When the user selects a category or sorts the data, the grid and the chart update automatically.

This is a pretty nice start for our app.

Allow Specific Users to Edit the Sheet

At this point, the app can only show the data. To allow editing, we need to add a user authorization scheme.

Recall that when we shared the sheet, we added edit permissions to a few users. To grant those permissions, the server needs to know who the user is. That's where OAuth comes in. OAuth is an open protocol for user authentication. There are several OAuth implementations, and you can use any of them. The only requirement is you must at some point obtain an accessToken which will be included in our requests.

We will use the OAuth2 class to add OAuth support to our sample. First, we create the OAuth2 object:

const SCOPES = [ 'https://www.googleapis.com/auth/userinfo.email' ];
 const API_KEY = 'AIzaSyCvuXEzP57I5CQ9ifZDG2_K8M3nDa1LOPE';
 const CLIENT_ID = '….apps.googleusercontent.com';
 let auth = new OAuth2(API_KEY, CLIENT_ID, SCOPES);

The SCOPES variable tells the server which services we want to use. In this case, we are only requesting the "email" scope, since that is all we are interested in. The information we will be accessing belongs to the app, not to the user.

The API_KEY and CLIENT_ID allow OAuth to identify our application.

Now that we have an OAuth2 object, we can use it to provide a button so users can log in or out:

 // button to log in/out
 let oAuthBtn = document.getElementById('auth_btn');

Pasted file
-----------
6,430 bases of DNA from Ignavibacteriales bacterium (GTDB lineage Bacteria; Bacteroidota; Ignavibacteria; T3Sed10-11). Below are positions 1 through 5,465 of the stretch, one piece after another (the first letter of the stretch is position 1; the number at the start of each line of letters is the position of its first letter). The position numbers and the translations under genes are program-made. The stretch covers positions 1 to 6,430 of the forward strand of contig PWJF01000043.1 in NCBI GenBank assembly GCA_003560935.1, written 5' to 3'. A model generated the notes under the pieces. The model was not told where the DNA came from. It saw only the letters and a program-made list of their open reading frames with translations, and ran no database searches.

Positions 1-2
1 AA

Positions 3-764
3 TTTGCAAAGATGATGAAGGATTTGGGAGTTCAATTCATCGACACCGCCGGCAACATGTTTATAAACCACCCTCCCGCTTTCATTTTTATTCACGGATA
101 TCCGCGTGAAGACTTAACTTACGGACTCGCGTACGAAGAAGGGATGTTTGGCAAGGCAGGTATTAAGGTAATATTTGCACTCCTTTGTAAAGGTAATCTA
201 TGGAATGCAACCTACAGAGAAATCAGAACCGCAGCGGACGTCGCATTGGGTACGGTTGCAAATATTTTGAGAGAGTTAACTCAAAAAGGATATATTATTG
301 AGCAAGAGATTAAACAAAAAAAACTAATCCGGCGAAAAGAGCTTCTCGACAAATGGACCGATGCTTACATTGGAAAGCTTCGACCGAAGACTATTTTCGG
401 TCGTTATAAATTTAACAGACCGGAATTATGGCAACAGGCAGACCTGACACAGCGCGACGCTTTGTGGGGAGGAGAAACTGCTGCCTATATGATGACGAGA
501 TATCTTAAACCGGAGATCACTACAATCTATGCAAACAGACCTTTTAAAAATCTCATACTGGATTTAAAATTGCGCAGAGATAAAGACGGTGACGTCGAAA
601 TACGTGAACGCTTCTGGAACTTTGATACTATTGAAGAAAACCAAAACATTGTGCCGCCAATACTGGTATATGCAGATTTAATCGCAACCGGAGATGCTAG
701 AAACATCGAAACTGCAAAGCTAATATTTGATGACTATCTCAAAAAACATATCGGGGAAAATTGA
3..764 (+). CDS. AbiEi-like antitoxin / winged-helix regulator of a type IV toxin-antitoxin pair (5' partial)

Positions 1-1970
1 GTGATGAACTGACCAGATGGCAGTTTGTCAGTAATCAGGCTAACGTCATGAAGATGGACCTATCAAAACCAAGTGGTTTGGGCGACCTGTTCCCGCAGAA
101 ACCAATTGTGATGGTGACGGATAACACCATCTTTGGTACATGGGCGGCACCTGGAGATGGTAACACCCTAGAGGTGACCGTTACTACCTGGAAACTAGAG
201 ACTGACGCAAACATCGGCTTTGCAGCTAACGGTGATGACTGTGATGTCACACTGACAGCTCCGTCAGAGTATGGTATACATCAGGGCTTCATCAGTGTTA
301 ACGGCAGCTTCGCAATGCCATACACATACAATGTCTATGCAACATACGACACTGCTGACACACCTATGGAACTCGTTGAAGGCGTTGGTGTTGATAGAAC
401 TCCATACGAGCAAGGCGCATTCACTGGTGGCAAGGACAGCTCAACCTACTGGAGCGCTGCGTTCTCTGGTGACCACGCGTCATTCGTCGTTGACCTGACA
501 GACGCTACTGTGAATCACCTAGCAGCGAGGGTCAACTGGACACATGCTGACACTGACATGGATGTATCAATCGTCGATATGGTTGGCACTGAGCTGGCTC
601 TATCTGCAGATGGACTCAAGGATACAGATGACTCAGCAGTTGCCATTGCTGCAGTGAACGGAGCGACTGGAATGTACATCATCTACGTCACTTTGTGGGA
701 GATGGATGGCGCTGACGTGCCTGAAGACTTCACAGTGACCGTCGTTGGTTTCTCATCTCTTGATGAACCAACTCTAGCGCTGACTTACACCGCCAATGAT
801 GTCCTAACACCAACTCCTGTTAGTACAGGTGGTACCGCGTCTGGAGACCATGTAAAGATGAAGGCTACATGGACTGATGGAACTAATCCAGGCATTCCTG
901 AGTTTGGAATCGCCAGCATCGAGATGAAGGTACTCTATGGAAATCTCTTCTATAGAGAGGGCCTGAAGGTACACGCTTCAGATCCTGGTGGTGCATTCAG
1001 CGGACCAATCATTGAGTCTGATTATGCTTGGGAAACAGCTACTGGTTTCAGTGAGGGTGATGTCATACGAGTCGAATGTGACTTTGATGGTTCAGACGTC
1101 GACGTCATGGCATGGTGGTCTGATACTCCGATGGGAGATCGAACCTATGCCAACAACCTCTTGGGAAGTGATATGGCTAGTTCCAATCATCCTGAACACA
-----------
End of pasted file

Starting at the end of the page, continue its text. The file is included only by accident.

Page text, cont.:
// click button to log user in or out
 oAuthBtn.addEventListener('click', () => {
     if (auth.user) {
         auth.signOut();
     } else {
         auth.signIn();
     }
 });

Now that users can log in and out, we must listen to the userChanged event to update the button and the Spreadsheet's accessToken:

 // update button/sheet state when user changes
 auth.userChanged.addHandler(s => {
     let user = s.user;

     // update button caption
     oAuthBtn.textContent = user ? 'Sign Out' : 'Sign In';

     // update Spreadsheet access token
     gsNWind.accessToken = user ? s.accessToken : null;
 });

And that is it. Now users can click the button to log in. If the login succeeds, the server will use the accessToken to identify the user and grant or deny permissions so the users we selected when we shared the sheet will be able to edit the data.

Authorized users can edit the data on the grid and the changes will be applied to the Google Sheets object. The GoogleSheet object supports editing, adding, and deleting items as usual.